In her 2005 review essay “An Excess of Description: Ethnography, Race, and Visual Technologies,” Deborah Poole argues that rather than solely emphasizing the reifying and objectifying functions of photography, anthropologists should attend to how the medium, alongside ethnography, has the capacity to “unsettle accounts of the world” (160). Advocating a return to early anthropologists' "productive forms of suspicion," Poole situates photographs and other means of visual encounter and evaluation in streams of practice. Italian anthropologist Christina Grasseni similarly joins visual anthropology and anthropologies of practice and the senses to decouple image-making from vision-making. She argues that to move past or at least reframe the critique of occularcentrism in anthropology one must pluralize and recognize the shared and situated nature of visions as enskilled senses, skilled capacities, and forms of practice (2009: 5-6). "Skilled visions," she writes, "are the result of concrete processes of education of attention, within situated practices and ecologies of culture that are at the same time 'vulnerable, unruly, and evanescent as well as contested, collective and distributed'" (7).
This panel seeks to explore such skilled visions and their excesses by asking how individuals, communities, and institutions animate and complicate our understanding of the fixity of photographic representation in multiple evidentiary modes. From the juridical, scientific, and commercial to the historical, personal, and political, what does it mean to demonstrate evidence through photographic images? Analyzing these practices not as overdetermined sites of inscription but as spaces of possibility, contingency, and surprise, we seek papers that explore ways of ethnographically analyzing ruptures in ways of seeing and knowing. We welcome papers that show how highly contested, morally implicated, and potentially transformative photographic traces are used to challenge, reinforce, and alter modes of creating and circulating evidence.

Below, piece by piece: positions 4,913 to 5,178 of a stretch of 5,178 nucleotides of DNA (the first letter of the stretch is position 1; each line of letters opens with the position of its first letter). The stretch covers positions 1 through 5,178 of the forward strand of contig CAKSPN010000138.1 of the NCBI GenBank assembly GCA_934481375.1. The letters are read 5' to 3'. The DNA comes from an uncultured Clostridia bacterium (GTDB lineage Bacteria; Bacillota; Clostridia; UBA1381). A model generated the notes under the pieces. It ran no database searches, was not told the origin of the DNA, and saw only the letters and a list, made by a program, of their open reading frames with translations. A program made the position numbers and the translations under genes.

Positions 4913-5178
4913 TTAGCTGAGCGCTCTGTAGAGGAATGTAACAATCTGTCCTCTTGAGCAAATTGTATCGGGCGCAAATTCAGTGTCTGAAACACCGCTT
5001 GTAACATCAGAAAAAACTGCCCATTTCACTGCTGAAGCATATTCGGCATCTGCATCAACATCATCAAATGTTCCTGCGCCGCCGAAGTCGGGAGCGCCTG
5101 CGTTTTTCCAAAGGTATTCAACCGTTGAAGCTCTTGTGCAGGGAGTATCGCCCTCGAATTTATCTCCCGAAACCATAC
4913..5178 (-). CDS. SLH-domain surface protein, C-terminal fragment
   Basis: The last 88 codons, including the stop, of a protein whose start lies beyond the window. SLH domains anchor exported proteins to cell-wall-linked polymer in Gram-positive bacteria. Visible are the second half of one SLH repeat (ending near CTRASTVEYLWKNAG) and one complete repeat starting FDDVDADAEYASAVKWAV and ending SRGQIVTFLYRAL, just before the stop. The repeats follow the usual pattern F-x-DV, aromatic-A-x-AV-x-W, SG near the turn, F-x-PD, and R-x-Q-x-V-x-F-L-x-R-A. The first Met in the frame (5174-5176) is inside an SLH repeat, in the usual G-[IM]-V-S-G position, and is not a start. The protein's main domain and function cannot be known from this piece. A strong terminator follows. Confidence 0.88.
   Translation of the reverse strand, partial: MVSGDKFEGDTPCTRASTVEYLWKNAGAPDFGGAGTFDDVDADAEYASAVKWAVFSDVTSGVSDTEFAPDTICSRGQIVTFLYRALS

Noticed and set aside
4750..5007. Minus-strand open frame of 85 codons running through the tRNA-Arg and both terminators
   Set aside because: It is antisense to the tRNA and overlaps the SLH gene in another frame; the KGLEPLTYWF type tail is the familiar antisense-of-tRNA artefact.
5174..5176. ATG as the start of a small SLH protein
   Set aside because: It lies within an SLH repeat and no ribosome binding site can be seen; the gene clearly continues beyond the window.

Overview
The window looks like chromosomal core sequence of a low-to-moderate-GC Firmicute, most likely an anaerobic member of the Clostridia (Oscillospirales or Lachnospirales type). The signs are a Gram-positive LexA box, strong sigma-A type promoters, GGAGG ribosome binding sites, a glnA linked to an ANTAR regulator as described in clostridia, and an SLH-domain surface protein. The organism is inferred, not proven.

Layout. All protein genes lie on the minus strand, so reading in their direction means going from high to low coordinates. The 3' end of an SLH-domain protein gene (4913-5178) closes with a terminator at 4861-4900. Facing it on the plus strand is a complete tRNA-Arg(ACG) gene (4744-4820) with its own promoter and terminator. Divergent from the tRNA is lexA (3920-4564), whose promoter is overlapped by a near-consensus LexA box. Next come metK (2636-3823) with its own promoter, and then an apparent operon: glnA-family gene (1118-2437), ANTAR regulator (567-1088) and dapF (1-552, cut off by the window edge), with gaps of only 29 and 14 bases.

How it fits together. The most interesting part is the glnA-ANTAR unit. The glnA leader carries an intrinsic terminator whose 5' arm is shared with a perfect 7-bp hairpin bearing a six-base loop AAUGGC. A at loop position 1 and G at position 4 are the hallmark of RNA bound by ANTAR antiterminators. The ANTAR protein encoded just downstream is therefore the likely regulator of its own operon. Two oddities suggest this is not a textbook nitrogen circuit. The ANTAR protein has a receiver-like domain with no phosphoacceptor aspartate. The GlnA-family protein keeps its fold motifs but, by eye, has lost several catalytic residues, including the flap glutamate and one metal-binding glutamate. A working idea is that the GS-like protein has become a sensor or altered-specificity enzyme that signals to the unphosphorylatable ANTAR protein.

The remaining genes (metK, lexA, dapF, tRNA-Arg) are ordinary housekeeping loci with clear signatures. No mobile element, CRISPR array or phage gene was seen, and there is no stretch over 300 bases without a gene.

Please send abstracts (250 words) for 15-minute papers and a brief bio or cv to Stephanie Sadre-Orafai (sadreose[at]ucmail[dot]uc[dot]edu) and Lee Douglas (lee.douglas[at]nyu[dot]edu) by Tuesday, April 12, 2011. All accepted presenters must join AAA and register by April 15, 2010.
Department of Anthropology
University of Cincinnati Email: firstname.lastname@example.org
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